Wednesday, January 19, 2011

Day 23: Inspiration

Today was another no-go for the meeting about the SPD testing. The OT is still out sick (if you are reading this, feel better!), so it looks like our discussion may be postponed until Friday.

Since I didn't have a meeting to attend, I was a bit unprepared to simply sit on my own. Usually I'd bring my laptop or at least a crochet project to busy myself while trying to hide from Simon. Instead, I neurotically checked my email every few minutes.. at which point, my mind wandered. I started to think about what I would write this evening, ("Day 23: Sorry folks, nothing new?," maybe give another cookie recipe?) and then I thought about the blog itself and what it has become. And then I started to write.

Since almost the first day I began this project, several people have been incredibly kind and sent messages of support and encouragement. They often site that they have found my writing about Simon, my family, and myself inspirational. I'm very touched, and I'm happy to think that in some small way I'm having a positive impact (if only for the space of a blog post). I'm also surprised, because while I find Simon's love and determination a constant motivator, I feel that what I do, and think, and write, are merely the natural reactions of a parent that loves her child unconditionally, as we all do.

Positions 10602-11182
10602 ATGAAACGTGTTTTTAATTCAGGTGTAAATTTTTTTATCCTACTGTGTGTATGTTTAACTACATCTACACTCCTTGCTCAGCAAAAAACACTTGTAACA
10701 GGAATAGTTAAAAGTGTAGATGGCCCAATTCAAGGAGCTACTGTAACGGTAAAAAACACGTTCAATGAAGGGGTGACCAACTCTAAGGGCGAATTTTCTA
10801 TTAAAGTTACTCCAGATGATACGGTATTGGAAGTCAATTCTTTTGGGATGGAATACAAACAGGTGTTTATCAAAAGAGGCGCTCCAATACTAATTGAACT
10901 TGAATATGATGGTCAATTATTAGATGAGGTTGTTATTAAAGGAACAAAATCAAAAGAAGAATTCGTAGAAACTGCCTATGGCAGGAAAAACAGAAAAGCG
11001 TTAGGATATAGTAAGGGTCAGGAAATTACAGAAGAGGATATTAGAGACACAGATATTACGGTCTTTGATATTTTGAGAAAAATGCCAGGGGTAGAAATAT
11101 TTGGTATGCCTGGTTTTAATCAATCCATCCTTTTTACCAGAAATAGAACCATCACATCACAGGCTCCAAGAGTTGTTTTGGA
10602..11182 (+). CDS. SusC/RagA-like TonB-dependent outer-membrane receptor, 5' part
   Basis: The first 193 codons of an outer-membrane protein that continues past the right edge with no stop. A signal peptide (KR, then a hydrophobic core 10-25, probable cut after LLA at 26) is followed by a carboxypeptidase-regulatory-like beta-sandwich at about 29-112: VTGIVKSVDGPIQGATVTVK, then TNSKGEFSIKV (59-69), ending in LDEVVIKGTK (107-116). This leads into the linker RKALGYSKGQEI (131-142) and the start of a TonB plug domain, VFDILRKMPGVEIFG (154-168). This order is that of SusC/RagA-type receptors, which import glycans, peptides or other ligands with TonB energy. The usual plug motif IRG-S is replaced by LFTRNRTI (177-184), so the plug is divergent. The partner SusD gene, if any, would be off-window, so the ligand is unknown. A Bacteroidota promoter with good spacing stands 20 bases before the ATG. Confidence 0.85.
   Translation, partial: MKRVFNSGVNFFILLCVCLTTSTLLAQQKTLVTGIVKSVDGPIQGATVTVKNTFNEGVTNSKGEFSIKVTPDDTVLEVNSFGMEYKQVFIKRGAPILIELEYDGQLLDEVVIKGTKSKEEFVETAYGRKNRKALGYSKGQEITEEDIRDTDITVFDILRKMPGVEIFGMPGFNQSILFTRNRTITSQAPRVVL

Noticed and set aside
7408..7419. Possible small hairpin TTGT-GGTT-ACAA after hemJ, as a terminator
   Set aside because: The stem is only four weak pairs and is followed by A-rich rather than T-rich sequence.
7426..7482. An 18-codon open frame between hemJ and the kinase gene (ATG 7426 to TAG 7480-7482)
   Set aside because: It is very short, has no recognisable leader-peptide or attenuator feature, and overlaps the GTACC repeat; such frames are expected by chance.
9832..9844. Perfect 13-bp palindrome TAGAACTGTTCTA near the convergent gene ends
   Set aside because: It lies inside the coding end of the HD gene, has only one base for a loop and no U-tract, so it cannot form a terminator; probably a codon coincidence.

So, let me share with you where I find my inspiration. Because, though I often wish I had no cause to be in the places and situations I find myself (like the PICU, and specialized therapy units, and special education classes), I also recognize that, from this particular vantage point, I have been blessed to witness an extraordinary amount of determination, compassion, courage, and love.

As I write this, I am watching a little girl work with her therapist to learn how to use a walker. She can't be more than five, and in some ways she reminds me of my Olivia. She is small and slight, with soft brown curls and a sweet face. On that face, she is wearing a look of such steadfast determination that it borders on ferocity. She's holding onto the sides of the wheeled walker, with her therapist moving backwards in front of her singing nursery rhymes and encouragement.